How Does The California Supreme Court Work? | Courtrecords.org
California Court Records

Courtrecords.org is not a consumer reporting agency as defined by the FCRA and does not provide consumer reports. All searches conducted on Courtrecords.org are subject to the Terms of Service and Privacy Notice.

CourtRecords.org is an independent source of public records information, and is not owned by or affiliated with, any local, state, or federal government agencies

disclaimer

How Does the California Supreme Court Work?

The California Supreme Court is the apex court in the state. The court has original jurisdiction in proceedings of:

  • Mandamus
  • Certiorari
  • Prohibition
  • Habeas Corpus proceedings

The Supreme Court also has the right to review decisions of the state courts of appeal. According to California statutes, the Supreme Court is authorized to decide important legal questions and maintain uniformity. The court selects particular issues for review or may choose to resolve them all. All cases in which a death sentence has been passed are also directed to the apex court. By law, such cases are automatically appealed from a trial court to the California Supreme Court. The California Supreme Court’s decision is binding on all other state courts.

Upon filing a petition for review with the Supreme Court, the petition is scheduled for one of the court’s weekly petition conferences, except when oral argument is slated for the same day. During these conferences, about 250 cases, the majority of which are petitions for review, are considered. Under California law, the Supreme Court must decide whether to accept the case within 60 days of a petition’s filing. However, the court is authorized to extend this period by up to 30 days.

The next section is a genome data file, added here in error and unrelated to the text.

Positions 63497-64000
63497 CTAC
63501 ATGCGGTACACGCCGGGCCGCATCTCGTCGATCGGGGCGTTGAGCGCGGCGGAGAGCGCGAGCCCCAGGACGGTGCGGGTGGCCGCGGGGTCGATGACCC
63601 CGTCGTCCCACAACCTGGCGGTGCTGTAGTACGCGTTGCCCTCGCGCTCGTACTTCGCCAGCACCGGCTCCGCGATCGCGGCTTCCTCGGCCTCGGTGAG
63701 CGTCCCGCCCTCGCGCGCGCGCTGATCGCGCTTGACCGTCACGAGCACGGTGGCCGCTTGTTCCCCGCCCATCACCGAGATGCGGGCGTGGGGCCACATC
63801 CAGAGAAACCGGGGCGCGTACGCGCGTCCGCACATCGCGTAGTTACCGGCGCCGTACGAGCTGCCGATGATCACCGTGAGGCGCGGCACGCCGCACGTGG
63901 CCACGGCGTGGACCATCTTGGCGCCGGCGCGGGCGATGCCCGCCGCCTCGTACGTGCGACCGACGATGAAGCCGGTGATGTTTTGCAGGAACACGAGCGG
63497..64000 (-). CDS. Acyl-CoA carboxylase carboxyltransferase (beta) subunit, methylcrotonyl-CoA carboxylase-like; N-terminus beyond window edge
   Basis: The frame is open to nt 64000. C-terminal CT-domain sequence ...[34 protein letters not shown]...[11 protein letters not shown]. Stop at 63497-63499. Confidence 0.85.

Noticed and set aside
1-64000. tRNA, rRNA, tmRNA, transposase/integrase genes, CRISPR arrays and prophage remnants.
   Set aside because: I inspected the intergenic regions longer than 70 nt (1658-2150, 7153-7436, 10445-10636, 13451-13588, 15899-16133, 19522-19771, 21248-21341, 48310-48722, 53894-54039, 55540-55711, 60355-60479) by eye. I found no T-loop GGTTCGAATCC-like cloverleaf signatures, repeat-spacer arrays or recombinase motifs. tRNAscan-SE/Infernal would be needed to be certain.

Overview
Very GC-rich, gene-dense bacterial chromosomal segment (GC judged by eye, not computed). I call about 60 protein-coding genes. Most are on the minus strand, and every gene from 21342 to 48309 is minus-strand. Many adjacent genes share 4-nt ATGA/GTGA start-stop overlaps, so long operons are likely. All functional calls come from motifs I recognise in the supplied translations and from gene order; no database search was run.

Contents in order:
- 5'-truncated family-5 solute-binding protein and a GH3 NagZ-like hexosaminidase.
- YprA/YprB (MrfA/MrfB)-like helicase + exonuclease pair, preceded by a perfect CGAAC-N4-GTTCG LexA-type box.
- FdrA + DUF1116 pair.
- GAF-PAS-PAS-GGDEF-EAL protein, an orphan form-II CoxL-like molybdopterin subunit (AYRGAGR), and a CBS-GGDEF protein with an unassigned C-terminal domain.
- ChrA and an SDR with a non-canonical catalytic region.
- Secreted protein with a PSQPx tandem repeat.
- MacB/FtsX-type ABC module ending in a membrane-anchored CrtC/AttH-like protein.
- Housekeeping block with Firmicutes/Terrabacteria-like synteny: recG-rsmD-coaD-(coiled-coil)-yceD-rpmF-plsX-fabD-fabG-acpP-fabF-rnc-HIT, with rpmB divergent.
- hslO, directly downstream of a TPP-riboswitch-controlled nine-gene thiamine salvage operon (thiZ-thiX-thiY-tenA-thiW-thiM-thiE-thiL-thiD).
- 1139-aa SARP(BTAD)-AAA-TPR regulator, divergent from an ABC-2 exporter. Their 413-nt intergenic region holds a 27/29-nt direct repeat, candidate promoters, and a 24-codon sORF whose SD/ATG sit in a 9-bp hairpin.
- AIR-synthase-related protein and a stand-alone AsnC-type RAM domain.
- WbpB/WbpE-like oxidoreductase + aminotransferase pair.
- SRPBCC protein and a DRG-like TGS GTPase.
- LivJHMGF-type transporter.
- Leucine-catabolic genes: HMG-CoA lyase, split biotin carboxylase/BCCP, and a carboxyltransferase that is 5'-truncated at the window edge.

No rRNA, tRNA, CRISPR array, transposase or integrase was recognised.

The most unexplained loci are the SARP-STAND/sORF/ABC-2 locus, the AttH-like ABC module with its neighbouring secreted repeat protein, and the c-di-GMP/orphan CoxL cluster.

Even though justices in the California Supreme Court often prepare their memoranda on petitions and allied matters, most of the petitions for review are allocated to one of the court’s central staff (criminal or civil) to prepare a conference memorandum. Returned memoranda from the central staff are used by the Supreme Court justices to assess the merits of the cases and the significance of the issues involved.

Several memoranda in death penalty cases are prepared by the central capital staff and voted on. A minimum of four justices must concur before the Supreme Court decides to review or take other action. Sometimes, a Justice may request that a case be suspended for further consideration and taken up again at a later conference.

The Justice may also circulate a supplemental conference memorandum to elaborate or differ from the initial conference memorandum’s analysis or recommendations. Where the Supreme Court grants reviews, the court may specify which issues should be briefed and argued. The court may also advise the parties to address further relevant issues not initially covered in their petitions or briefs. The majority of the cases accepted for review are eventually argued orally before the full court and decided by a full written opinion.